For instance, I can’t say on Facebook that my best friend’s family hates me or that there are certain people who I keep in my life only because they have to be. I can’t say that there are days I feel like the biggest loser on Earth because I feel like talking to someone and I have only the toddler and the cat. I can’t say the things that annoy me about the people I love most. Not even that I love them maybe too much.

In all honesty, I can’t say which is better. My Xanga posts were lamenty, embarrassing, angst ridden, teenagery blather…but they were straight from the gut. The posts I write today are struggly, observant, sometimes well written, and read by everyone I know.

To be straight, I don’t know where the line is. I don’t find anything appealing about airing marital issues online or sounding like the OMGLOL4RLZ chicks whose posts I ignore on my facebook news feed every day, but I don’t want to feel like I’m being anything less than totally honest.

First world issues, I guess. There are worse problems in the world than my blog. Or so I hear.

The shit and the stylus, a tale of woe

As some of you know, last year Max got an ereader for his birthday.

Which he promptly dropped into the toilet. It never recovered.

Following the swimming ereader incident, Max pretty much didn’t have a great deal of contact with electronics. Then, with his Christmas money, he bought himself a Nintendo 3DS, and in the time he hasn’t been grounded from it (which hasn’t been just a WHOLE ton), he’s done pretty well. He’s kept it from falling, he’s taken pretty good care of it.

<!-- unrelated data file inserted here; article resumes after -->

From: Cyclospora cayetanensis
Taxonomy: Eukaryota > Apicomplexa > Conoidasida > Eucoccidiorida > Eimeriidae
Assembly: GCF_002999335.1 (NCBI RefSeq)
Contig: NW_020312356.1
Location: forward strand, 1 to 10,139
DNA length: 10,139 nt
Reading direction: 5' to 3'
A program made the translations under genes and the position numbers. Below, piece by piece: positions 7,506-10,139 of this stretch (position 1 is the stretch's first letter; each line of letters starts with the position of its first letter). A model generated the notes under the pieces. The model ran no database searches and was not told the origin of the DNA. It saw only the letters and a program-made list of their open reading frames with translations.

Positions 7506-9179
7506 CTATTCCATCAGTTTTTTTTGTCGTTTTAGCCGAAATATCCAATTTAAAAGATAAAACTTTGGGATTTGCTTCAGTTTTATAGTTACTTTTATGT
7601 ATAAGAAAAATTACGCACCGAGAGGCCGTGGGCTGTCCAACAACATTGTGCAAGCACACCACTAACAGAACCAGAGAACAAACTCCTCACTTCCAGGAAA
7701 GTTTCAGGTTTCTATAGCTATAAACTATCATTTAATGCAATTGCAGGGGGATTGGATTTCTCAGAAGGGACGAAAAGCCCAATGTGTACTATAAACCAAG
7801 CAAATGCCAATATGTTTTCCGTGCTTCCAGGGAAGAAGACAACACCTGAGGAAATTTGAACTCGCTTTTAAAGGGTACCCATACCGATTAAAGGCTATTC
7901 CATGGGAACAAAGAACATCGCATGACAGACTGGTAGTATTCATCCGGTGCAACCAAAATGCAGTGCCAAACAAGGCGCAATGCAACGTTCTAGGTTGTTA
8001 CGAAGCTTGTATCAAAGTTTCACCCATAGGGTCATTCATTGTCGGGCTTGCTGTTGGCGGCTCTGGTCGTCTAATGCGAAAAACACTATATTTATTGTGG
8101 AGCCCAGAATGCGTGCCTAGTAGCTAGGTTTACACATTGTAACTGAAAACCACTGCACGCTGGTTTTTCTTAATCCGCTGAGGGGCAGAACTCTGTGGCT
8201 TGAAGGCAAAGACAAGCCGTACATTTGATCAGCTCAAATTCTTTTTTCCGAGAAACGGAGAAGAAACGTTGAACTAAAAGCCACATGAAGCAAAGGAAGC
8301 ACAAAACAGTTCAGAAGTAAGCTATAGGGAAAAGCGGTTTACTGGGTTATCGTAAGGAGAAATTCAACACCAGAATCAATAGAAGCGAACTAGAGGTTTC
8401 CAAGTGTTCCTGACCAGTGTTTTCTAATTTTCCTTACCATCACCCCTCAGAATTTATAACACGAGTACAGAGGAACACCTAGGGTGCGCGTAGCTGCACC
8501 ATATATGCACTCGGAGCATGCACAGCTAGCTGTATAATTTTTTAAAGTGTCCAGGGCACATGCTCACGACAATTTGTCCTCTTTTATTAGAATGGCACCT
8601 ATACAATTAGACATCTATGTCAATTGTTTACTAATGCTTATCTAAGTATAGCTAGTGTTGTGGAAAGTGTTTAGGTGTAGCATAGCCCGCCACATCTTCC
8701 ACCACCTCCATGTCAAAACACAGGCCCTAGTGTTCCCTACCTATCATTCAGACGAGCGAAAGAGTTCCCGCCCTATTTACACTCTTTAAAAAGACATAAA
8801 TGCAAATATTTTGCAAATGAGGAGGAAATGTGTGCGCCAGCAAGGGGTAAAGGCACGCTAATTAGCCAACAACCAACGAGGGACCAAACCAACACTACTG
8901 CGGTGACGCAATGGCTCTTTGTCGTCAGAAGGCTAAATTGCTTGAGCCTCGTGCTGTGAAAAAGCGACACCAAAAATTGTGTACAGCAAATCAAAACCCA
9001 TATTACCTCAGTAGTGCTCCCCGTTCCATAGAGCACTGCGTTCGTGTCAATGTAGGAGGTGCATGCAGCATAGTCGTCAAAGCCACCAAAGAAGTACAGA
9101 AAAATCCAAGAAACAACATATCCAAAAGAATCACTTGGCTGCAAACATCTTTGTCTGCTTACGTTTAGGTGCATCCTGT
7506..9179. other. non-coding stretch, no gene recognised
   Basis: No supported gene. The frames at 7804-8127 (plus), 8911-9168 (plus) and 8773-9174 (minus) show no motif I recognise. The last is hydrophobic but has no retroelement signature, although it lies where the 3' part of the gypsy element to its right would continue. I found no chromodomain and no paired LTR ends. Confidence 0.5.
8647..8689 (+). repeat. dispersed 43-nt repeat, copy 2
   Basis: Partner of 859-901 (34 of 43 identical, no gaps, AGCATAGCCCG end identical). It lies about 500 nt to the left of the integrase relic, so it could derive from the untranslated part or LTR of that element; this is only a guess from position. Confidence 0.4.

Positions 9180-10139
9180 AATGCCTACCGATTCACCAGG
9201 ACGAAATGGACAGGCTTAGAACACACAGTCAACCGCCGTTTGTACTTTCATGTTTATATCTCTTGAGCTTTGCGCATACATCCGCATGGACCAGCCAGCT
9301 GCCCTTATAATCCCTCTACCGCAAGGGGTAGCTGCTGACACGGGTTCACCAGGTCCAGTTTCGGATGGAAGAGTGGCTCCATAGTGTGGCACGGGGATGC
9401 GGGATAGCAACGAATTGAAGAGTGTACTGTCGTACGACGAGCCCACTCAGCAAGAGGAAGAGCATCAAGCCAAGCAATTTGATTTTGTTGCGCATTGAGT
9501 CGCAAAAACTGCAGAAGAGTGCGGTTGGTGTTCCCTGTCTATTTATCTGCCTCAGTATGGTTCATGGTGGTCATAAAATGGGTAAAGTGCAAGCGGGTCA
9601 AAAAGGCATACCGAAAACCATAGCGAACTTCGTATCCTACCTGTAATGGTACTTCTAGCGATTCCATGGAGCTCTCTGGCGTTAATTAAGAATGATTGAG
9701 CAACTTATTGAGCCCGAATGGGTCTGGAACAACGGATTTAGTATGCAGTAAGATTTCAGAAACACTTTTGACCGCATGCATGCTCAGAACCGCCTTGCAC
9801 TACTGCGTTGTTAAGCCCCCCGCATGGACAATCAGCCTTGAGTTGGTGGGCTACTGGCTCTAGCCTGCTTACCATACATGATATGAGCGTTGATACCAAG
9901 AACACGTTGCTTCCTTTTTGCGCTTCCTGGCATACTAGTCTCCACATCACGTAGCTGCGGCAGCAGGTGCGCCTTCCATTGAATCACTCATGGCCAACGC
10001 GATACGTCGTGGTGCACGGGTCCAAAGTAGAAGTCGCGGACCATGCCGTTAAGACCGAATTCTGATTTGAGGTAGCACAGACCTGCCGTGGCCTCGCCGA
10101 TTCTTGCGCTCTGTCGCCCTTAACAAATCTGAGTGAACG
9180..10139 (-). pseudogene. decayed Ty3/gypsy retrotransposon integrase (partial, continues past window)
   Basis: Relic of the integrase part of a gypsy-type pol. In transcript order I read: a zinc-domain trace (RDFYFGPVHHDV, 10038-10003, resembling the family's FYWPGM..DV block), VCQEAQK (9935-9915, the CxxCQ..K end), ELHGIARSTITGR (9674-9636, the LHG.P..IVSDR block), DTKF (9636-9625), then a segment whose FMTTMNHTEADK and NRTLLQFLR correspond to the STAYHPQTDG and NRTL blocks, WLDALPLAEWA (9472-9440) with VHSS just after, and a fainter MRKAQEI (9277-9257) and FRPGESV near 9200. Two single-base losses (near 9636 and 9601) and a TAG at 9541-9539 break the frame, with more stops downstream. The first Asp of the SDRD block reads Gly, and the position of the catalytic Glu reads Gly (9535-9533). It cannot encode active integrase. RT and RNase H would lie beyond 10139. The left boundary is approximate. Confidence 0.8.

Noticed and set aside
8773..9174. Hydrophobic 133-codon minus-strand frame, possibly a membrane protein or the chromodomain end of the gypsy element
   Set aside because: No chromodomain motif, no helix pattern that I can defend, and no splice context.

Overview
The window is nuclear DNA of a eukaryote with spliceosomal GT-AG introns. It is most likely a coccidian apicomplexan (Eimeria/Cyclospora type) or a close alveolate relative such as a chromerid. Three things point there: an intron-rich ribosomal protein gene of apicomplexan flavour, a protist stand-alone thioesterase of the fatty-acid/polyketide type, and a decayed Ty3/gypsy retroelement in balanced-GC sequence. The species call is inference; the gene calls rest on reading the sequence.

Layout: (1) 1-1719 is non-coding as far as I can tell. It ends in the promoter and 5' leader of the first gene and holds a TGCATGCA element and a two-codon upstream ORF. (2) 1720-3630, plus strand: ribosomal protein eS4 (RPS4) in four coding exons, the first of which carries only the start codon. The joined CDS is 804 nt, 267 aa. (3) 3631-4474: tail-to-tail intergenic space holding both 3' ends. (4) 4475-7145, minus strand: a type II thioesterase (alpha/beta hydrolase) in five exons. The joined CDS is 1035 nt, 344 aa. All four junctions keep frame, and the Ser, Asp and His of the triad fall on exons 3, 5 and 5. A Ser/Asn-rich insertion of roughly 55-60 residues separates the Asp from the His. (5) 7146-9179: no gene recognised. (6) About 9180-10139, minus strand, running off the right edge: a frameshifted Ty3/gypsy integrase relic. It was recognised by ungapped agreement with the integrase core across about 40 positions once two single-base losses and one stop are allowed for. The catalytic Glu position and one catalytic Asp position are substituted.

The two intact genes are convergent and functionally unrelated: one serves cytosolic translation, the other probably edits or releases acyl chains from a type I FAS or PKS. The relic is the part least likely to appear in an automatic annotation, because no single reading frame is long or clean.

So much so, as a matter of fact, that recently I’d begun trying to persuade Josh that maybe he needed a shot at another ereader. The thing is, I have all these books – classics and not so – that he should, could, and probably would read…but I have them in ebook format. I do have actual books, but most of them are in storage. If they haven’t been sold to Storage Wars or something.

Friday, totally randomly, my kids were out of school. Like, school didn’t meet. Apropos of nothing. Max said it was in honor of Dr. Seuss’s birthday….somehow I doubt.

We passed the day pretty low key, playing dance-in-a-circle with Lucy, watching Family Guy reruns, and waiting for storms. Max and Ava whipped out their gaming gadgets and played various games against each other. I hadn’t really been paying attention to the gaming unfoldery, and Max had gone to the back of the house – I figured to go to his room.

I was wrong. He was in the bathroom. I thought nothing of it.

Soon, though, Ava stood up and streaked back to the back of the house. I heard the two of them whispering (like seriously, they whisper louder than they talk), and I went back to investigate.